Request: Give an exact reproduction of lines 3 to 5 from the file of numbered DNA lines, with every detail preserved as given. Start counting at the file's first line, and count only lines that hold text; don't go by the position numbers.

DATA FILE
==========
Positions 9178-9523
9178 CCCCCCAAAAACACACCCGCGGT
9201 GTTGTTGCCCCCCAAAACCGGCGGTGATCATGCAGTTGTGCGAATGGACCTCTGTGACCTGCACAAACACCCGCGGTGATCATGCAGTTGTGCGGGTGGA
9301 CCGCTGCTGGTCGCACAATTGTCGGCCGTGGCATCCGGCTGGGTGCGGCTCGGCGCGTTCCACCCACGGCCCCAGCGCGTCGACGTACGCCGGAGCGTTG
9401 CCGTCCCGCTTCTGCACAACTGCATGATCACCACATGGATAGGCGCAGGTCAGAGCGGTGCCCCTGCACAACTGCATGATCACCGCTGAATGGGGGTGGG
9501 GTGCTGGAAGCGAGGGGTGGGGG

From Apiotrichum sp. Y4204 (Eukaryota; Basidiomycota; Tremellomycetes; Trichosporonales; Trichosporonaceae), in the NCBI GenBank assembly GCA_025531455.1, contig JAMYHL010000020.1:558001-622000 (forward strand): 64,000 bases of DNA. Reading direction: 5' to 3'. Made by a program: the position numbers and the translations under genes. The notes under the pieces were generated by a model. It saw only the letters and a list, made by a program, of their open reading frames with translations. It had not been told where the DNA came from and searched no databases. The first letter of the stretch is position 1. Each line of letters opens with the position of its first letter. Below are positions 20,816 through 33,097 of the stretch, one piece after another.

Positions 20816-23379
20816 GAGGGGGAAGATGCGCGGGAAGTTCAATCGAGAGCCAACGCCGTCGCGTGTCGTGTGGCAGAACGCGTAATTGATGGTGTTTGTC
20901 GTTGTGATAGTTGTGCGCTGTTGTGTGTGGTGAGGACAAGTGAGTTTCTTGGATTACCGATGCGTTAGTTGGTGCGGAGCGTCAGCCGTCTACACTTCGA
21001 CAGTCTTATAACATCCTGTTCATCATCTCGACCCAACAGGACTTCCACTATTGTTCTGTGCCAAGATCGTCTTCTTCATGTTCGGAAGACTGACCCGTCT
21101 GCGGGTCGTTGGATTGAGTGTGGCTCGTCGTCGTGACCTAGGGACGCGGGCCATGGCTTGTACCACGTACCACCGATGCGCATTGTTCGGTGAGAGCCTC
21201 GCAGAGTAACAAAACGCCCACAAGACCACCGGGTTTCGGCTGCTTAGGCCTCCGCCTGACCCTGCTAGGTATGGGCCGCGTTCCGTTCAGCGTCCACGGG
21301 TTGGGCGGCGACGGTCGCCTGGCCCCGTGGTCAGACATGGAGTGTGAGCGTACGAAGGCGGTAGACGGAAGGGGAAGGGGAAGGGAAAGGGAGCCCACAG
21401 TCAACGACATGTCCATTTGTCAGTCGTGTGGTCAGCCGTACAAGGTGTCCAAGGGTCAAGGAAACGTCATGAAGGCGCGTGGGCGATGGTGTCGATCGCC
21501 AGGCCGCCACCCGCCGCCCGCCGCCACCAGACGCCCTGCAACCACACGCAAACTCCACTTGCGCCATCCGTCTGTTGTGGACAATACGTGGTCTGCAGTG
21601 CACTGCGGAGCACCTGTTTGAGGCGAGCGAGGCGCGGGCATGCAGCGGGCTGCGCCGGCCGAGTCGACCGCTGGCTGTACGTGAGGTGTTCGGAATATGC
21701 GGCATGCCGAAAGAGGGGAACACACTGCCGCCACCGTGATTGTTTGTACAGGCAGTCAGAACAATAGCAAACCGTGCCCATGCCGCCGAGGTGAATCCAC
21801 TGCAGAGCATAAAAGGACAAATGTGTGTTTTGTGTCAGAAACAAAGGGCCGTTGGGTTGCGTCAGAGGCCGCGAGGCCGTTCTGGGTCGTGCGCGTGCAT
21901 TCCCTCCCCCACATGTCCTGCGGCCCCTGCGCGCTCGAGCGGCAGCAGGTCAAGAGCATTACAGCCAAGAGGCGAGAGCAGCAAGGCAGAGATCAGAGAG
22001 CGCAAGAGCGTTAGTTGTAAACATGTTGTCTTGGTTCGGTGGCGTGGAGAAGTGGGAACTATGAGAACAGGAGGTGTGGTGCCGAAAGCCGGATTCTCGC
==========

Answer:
9201 GTTGTTGCCCCCCAAAACCGGCGGTGATCATGCAGTTGTGCGAATGGACCTCTGTGACCTGCACAAACACCCGCGGTGATCATGCAGTTGTGCGGGTGGA
9301 CCGCTGCTGGTCGCACAATTGTCGGCCGTGGCATCCGGCTGGGTGCGGCTCGGCGCGTTCCACCCACGGCCCCAGCGCGTCGACGTACGCCGGAGCGTTG
9401 CCGTCCCGCTTCTGCACAACTGCATGATCACCACATGGATAGGCGCAGGTCAGAGCGGTGCCCCTGCACAACTGCATGATCACCGCTGAATGGGGGTGGG